Curing impoverished communities of blindness: a story from the Tej Kohli & Ruit Foundation
Growing up, Soorya Mani Rai did not have access to education — there wasn’t a local school in her area, and her parents could not afford to send her away to study. But as it is in the hills of Nepal, there is plenty to do — even for a growing child. She would spend her days grazing the goats, taking care of small household chores, or simply running around her village in a carefree manner.
After getting married, Soorya arrived in Pelmang, and raised a beautiful family. She was living with her son and daughter-in-law, and her daughters would also come and visit her frequently. She didn’t have any complaints. Soorya was content working in the fields, taking care of the cattle, visiting the local market, and occasionally meeting other neighbors and talking to them about the local gossip.
One day, Soorya was in the kitchen when she felt a deep piercing pain in her eyes. Tears rolled down her cheeks and her vision was blurred. It was already dusk, and Soorya thought that the blurry vision was attributable to the tears and that she would be able to see clearly again the next day.
However, her vision never came back.
Soorya didn’t even know that she was suffering from cataracts until a screening team from the Tej Kohli and Ruit Foundation, travelling to remote parts of Solukhumbu to locate patients with cataracts, identified her case in early 2021.
The screening team informed her that her eyes needed surgery, and she would have to visit the microsurgical camp being held in Solukhumbu in April. Soorya agreed to attend.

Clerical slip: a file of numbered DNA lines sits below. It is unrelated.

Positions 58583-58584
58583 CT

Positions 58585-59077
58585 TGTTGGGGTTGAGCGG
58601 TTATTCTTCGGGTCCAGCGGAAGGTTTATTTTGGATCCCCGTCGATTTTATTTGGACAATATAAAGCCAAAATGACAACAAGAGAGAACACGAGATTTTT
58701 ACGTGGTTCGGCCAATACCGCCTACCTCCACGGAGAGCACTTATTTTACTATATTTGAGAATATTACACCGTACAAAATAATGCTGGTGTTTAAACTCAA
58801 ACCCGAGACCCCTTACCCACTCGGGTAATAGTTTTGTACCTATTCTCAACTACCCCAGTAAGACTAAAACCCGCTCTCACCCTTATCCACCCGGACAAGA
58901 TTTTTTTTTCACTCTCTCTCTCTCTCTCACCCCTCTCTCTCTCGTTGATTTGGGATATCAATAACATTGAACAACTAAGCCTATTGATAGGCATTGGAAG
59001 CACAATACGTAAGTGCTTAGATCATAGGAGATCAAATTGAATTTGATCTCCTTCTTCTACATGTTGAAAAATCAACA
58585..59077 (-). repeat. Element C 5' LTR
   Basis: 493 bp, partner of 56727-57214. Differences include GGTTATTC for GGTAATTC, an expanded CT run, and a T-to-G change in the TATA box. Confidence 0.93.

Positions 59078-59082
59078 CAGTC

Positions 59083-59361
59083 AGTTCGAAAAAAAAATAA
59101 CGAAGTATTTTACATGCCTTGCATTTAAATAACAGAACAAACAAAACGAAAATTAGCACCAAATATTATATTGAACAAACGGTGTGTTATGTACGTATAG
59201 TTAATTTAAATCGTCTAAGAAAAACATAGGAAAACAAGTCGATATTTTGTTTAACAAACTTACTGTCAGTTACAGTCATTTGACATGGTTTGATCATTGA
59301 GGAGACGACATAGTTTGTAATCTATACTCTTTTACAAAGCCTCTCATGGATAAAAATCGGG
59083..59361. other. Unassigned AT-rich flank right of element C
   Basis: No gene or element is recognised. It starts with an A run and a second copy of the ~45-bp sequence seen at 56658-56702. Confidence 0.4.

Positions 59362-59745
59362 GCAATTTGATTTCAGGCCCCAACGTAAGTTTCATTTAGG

When the day came, she duly arrived at the Tej Kohli & Ruit Foundation Cataract Outreach Surgery camp — accompanied by her doting daughter. Her eyes were operated upon by Dr. Sanduk Ruit — a world leading eye surgeon who has been able to halve Nepal’s blindness in 30 years. With the Tej Kohli and Ruit Foundation, he, with his surgical expertise, and Mr. Kohli, with his passion for funding grassroots projects worldwide, aim to cure at least 300,000 people of cataracts globally by 2026.
The next day after her surgery, before her bandages were removed, a usually chatty Soorya Mani Rai was quiet. A million things were racing in her mind. She waited for the doctor to open her bandages, and when the doctor asked her to open her eyes, she did so slowly — and was able to see the doctor smiling back at her.
Soorya’s mind was dazed for a while — she is unable to comprehend that she can actually see again. She takes her time, and after almost fifteen seconds of silence — the smile appears. She is overjoyed; she thanks the doctor, calls out for her daughter and hugs her, and in her happiness, dances along with other patients who have recently had their sight restored.